A growing number of public universities graduates will owe over $35,000 in student loans. According to a College Board and Advocacy Center (CBAC) study released on April 26, 12 percent of students who received bachelor’s degrees from public schools during the 2007- 2008 school year left with a $35,000 burden. Seventeen percent of all graduates from private non-profit and for-profit schools incurred the largest amount of debt.
University of California students borrow less than the national average, according to Ricardo Vazquez, director of admissions and ethnic media relations at the UC Office of the President. Vazquez said only three percent of the UC graduating class in 2008-09 had debt of more than $35, 000 while nearly half of the class had no debt at all.
According to the CBAC report, certain groups of students are more likely than others to borrow more during college. Notably, 23 percent of all black students who received a bachelor’s degree at public universities in 2008 had high levels of debt, compared to 11 percent of Caucasian, 8 percent of Latino and 3 percent of Asian students. Independent students in all racial categories were more likely to owe more.
“We do not have evidence about the causes of racial differences in borrowing,” said Sandy Baum, an independent policy analyst at CBAC who co-authored the report entitled, “Who borrows most? Bachelor’s degree recipients with high levels of student debt.”
“Potential explanations include lower asset levels among black families with similar current incomes, differences in the proportion of students living at home while they are in college, differences in work patterns during college and differences in attitudes about debt,” Baum said.
Independent students were more likely to borrow because they generally do not receive help with tuition from their families, Baum added.
Philip Adams is an independent student who is transferring to San Francisco State to pursue a bachelor’s degree in sociology.
“I am a veteran so my tuition is covered by the new G.I. Bill,” Adams said.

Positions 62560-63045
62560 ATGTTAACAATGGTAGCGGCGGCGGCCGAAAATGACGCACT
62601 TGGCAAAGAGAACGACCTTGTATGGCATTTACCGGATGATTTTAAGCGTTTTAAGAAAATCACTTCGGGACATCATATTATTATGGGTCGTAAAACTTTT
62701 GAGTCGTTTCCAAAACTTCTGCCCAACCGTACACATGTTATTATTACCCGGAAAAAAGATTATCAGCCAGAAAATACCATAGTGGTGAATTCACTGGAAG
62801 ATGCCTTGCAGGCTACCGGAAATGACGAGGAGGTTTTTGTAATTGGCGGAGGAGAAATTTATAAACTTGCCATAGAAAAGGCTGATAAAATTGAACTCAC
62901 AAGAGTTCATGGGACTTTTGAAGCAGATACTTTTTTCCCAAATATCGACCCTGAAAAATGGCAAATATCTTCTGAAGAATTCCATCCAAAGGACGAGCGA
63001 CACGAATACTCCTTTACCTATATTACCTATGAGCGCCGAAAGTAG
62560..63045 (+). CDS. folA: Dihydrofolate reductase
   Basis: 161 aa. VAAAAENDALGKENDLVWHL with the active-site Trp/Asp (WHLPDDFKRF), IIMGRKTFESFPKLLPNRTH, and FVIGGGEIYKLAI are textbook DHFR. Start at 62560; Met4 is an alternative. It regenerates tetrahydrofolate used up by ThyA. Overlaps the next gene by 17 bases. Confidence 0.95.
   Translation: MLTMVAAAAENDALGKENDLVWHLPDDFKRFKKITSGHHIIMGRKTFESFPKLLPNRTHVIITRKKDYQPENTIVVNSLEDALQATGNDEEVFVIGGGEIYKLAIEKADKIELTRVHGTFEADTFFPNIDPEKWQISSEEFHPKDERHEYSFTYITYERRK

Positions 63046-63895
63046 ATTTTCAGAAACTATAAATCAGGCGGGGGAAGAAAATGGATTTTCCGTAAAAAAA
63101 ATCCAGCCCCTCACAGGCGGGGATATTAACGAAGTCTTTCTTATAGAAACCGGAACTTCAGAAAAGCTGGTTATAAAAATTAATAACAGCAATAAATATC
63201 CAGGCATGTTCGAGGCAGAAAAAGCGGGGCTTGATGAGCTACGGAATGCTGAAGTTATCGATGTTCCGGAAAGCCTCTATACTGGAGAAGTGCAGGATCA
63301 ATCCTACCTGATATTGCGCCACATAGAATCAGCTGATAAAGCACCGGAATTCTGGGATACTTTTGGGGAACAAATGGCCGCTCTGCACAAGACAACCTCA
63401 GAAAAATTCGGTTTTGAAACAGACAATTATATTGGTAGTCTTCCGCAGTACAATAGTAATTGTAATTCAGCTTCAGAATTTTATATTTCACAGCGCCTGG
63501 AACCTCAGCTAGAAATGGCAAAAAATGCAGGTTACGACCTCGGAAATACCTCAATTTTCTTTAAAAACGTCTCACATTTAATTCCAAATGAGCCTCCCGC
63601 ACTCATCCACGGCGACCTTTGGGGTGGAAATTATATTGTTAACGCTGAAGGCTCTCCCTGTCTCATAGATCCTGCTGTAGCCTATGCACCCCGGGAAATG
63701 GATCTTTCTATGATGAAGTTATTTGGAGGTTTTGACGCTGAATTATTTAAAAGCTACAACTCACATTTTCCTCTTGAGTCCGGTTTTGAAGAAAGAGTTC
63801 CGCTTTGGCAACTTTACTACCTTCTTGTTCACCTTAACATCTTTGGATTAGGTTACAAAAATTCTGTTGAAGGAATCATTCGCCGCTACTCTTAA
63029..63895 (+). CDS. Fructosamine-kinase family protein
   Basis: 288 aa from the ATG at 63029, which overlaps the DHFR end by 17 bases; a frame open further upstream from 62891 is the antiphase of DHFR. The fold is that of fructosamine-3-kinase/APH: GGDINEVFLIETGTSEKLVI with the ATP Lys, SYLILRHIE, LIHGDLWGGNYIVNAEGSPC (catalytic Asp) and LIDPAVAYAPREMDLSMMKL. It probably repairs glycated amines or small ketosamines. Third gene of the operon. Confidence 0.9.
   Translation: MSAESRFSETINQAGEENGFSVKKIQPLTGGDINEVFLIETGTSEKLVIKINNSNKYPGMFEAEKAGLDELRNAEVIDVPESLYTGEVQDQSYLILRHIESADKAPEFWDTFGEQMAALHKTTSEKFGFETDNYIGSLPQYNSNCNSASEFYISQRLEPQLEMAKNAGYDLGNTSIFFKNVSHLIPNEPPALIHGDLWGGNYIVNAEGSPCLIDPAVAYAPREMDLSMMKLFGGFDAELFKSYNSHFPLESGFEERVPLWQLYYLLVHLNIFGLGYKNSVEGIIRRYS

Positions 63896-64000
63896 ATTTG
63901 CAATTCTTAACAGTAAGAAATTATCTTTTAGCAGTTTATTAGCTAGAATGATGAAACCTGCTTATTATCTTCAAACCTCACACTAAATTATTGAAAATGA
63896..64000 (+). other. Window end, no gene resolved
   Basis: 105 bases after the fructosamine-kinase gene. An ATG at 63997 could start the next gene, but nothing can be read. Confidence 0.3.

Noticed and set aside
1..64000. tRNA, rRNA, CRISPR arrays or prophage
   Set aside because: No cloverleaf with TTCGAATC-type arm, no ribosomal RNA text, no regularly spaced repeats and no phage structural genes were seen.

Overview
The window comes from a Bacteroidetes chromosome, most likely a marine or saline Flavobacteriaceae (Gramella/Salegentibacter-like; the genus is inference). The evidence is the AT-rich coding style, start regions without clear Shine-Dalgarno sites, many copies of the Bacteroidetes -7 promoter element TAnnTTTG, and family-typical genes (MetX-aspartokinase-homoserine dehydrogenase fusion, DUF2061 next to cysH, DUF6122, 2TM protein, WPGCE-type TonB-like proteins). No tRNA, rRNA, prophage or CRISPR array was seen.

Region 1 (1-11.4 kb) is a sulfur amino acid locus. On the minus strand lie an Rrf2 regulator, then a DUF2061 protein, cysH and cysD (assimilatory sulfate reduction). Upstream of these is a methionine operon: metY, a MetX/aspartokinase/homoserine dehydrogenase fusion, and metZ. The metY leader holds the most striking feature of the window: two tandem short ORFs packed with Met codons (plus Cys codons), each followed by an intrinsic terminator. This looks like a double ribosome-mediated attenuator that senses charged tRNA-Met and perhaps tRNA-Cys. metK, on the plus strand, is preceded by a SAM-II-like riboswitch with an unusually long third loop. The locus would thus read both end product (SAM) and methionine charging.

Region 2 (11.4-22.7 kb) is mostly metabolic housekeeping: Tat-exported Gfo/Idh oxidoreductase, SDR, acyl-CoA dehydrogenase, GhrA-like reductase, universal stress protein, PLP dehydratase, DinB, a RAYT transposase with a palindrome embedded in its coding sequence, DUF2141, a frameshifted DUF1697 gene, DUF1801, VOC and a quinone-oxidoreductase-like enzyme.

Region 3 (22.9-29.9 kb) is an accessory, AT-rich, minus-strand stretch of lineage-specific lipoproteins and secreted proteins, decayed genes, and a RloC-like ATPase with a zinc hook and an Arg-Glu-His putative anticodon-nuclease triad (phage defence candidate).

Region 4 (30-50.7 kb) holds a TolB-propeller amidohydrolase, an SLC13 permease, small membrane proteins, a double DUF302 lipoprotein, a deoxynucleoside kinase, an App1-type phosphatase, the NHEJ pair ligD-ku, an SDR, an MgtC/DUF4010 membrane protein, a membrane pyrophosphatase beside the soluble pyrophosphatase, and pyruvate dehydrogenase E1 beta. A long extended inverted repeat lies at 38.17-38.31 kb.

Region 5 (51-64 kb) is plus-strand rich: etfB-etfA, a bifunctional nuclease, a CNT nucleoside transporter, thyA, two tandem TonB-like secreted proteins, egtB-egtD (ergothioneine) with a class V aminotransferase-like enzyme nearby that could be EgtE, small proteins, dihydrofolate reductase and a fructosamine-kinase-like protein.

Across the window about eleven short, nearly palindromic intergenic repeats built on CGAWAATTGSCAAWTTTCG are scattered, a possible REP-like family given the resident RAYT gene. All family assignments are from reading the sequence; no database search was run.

Adams does not believe college is affordable to many people.
“The military is not an option for everyone. People are disabled or they can’t handle the stress of military life,” Adams said. “How are people going to get ahead [after college] if they are working to pay off large loans?”
Baum said students should use all of the federal loan money available to them before turning to private lenders.
“A very rough guideline is that if your debt looks like it will be more than your expected annual salary in the first few years after college, you might want to look for other options,” she said. “Students need to understand that paying for college means spending less on other things for some period of time.”
Daniel Larkin, a recent UCD graduate with a degree in environmental policy and planning, said he took student loans to pay for college.
“Yes, there is pressure. I have to make money to pay my loans off,” he said. “But I am really excited about post-grad life. I am more excited about the possibilities than worried about being in debt for the rest of my life.”
CBAC supports financial aid distribution reforms, Baum said.
“The College Board supports generous Pell Grant funding and efficient use of taxpayer dollars,” she said. “Borrowing for college is a good investment.”
Students should borrow cautiously and moderately, Baum said.
SAMUEL A. COHEN can be reached at firstname.lastname@example.org.